US: Dialogue about environmental change between two crucial groups — scientists from the developed world and experts from indigenous populations — remains largely ineffective due to historical and cultural factors. Cartography can be used to bridge this communication gap between the two groups, observed Margaret Pearce, assistant professor of geography at the University of Kansas, US.
“There’s a need for a synthesising dialogue between local and outside experts,” she said. “That’s been hard in words — whether the words are spoken or written — for a variety of historical reasons. I see cartography as a very powerful tool because it can visually represent spaces of difference and spaces of agreement. You can point and say, ‘Here are the places where we agree and see things similarly, and here are the places where we diverge.’”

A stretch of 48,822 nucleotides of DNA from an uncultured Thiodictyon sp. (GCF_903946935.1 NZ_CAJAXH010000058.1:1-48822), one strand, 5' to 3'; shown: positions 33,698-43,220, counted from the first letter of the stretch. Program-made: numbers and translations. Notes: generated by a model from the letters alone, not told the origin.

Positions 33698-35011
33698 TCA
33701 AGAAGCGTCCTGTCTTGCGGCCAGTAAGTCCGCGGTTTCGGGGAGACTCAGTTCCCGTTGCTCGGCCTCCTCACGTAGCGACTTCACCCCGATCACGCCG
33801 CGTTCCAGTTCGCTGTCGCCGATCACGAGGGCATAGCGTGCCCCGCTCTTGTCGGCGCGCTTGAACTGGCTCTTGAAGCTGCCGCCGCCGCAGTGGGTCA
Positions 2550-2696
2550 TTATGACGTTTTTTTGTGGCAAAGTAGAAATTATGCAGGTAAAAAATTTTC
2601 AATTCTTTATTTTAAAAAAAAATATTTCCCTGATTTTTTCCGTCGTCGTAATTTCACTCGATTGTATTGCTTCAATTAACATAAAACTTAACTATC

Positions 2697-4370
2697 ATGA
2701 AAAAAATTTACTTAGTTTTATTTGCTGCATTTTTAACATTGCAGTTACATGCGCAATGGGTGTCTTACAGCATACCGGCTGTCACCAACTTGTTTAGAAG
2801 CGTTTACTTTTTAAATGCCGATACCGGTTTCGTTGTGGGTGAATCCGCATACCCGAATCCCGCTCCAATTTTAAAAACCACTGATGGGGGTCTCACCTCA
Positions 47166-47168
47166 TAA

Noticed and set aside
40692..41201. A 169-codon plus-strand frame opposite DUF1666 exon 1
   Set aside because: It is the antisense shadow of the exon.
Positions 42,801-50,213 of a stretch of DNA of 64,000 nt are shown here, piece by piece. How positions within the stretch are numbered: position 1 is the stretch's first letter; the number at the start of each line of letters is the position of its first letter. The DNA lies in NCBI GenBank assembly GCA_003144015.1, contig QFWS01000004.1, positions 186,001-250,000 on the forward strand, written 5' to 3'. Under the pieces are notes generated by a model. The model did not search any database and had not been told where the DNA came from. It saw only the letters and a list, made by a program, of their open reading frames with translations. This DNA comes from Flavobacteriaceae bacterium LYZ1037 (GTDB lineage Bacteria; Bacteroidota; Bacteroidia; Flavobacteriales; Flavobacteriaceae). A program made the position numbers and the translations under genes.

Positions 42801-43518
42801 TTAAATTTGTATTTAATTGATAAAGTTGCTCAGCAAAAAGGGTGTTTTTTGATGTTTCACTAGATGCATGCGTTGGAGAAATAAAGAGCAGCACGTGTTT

Through better cross-cultural communication, Pearce aims to help solve the problem of livelihood loss in the region. Further, she hopes to create a model that will encourage both indigenous and non-indigenous people around the world to share strategies for effective adaptation in the face of severe environmental change.
“My expertise is to listen to what people are telling me about geography in a certain place and represent those geographies graphically in the map,” Pearce said. “What’s wonderful about cartographic language is that it can show specific information like, ‘This is how far we used to have to walk to water, and this is how far we walk now.’ But maps can also show differences in how we think in general, like the way we think about distance. A Western scientist might use kilometers to map how far away something is, whereas local people might map the same distance in terms of the time on a watch, because for them the distance is inextricable from time. Those differences can be revealed clearly on the map.”